As 2012 is expected to see an increase in buy to let activity in the UK, the Royal Institution of Chartered Surveyors is recommending that private landlords should take care when buying older properties.
Low interest rates, high inflation, stable house prices and rising rents have combined to encourage another buy to let boom, it pointed out.
According to recent figures from the Council of Mortgage Lenders buy to let loans increased by 16% in the third quarter of the year and accounted for 12% of all house purchase loans.
The current shortage of housing stock, further compounded by fewer sellers in the market, has increased competition for the best properties meaning that landlords are increasing going for properties which need work.
RICS is warning that older properties could need a lot more than redecorating or a new bathroom. Private landlords need to know what they are buying in case they get a nasty surprise.
Typical building or structural faults include dry rot, blocked drains, rising damp, fractured support beams and subsidence. According to the Building Cost Information Service (BCIS), private landlords could end up paying tens of thousands to resolve faults. For a four bedroom house, a significant damp problem could cost anything up to £28,000 to repair and prevent from happening again, while subsidence could cost around £24,000 to correct.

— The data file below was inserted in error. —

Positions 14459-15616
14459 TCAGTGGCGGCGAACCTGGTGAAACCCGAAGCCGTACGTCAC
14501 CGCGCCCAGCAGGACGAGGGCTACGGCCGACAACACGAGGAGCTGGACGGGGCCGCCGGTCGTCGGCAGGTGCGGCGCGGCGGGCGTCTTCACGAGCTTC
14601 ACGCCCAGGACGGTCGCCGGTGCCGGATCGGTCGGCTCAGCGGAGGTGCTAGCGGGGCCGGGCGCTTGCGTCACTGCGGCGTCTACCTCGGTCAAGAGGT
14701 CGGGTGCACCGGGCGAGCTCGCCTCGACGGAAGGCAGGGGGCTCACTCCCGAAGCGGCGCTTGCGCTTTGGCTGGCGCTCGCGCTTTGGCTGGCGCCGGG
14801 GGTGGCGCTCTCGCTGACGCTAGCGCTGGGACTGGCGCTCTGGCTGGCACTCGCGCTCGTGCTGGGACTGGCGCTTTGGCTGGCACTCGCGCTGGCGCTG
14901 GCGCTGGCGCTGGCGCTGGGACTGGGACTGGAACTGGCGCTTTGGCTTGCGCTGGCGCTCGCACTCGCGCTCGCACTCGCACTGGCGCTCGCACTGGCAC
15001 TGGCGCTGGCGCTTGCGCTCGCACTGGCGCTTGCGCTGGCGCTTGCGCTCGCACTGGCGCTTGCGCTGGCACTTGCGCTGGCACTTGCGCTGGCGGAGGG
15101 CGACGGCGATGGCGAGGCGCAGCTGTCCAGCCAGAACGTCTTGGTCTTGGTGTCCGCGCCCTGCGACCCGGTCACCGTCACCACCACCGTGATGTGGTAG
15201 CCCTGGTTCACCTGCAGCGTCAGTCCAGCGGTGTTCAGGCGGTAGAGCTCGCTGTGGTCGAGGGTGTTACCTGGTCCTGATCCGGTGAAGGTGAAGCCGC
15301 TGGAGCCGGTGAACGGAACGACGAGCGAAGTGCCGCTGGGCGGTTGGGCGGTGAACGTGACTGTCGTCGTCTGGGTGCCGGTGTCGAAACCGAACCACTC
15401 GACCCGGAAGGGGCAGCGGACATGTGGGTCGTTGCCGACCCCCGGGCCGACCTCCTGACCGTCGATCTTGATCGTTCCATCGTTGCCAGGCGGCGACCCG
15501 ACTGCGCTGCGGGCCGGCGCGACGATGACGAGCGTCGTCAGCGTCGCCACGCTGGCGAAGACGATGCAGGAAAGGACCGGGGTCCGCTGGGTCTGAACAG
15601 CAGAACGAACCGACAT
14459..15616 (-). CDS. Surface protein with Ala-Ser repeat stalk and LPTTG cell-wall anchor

‘Landlords could be without a tenant for several months while repairs are being carried out and it could be even longer if subsidence is discovered,’ said David Dalby, RICS director of residential.
‘Estate Agents act for the seller and will not be able to advise purchasers on possible defects, and most of the time will be unaware of any issues with the property anyway. We are warning private landlords to know what they are buying and are advising agents to recommend surveys to all their clients,’ he explained.
Landlords are advised to request a Condition Report, Homebuyer Survey and Valuation or a Building Survey from a RICS accredited surveyor before completing on a property.
The Condition Report provides a basic overview of the condition of the property, highlighting areas of major concern. Homebuyer Survey and Valuation is most suitable for properties that are in reasonable condition. It provides a concise report detailing any significant problems that could make a difference to the value of a property.
Building Surveys provide a detailed report on a property’s construction and condition, and is particularly useful if the property is dilapidated, has been extensively altered or if the landlord is planning a major conversion or renovation.
Condition Reports start from around £200, a Homebuyer Survey and Valuation will cost landlords around £400 with a Building Survey costing from £700.
‘The cost of a survey is a small price to pay for peace of mind and will prevent landlords from being hit with unforeseen costs. Surveys can even be used to negotiate the sale price if any significant faults are discovered. Landlords who show surveys to insurers are also likely to benefit from lower buildings insurance premiums,’ explained Dalby.
‘RICS surveyors are closely regulated and are required to have professional indemnity insurance which helps to protect landlords if the surveyor fails to detect a fault which later becomes apparent,’ he added.